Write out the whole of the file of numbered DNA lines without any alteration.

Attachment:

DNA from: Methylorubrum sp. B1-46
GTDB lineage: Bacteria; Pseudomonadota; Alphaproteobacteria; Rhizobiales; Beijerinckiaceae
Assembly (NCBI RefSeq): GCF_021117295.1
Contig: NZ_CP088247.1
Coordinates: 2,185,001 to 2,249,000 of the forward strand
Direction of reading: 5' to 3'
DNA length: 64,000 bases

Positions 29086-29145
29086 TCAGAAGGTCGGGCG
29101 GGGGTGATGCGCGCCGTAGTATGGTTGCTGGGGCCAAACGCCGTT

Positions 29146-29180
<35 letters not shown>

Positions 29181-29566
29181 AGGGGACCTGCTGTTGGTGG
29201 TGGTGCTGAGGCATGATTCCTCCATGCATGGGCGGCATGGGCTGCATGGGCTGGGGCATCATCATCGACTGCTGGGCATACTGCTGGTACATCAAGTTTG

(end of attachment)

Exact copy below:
DNA from: Methylorubrum sp. B1-46
GTDB lineage: Bacteria; Pseudomonadota; Alphaproteobacteria; Rhizobiales; Beijerinckiaceae
Assembly (NCBI RefSeq): GCF_021117295.1
Contig: NZ_CP088247.1
Coordinates: 2,185,001 to 2,249,000 of the forward strand
Direction of reading: 5' to 3'
DNA length: 64,000 bases

Positions 29086-29145
29086 TCAGAAGGTCGGGCG
29101 GGGGTGATGCGCGCCGTAGTATGGTTGCTGGGGCCAAACGCCGTT

Positions 29146-29180
<35 letters not shown>

Positions 29181-29566
29181 AGGGGACCTGCTGTTGGTGG
29201 TGGTGCTGAGGCATGATTCCTCCATGCATGGGCGGCATGGGCTGCATGGGCTGGGGCATCATCATCGACTGCTGGGCATACTGCTGGTACATCAAGTTTG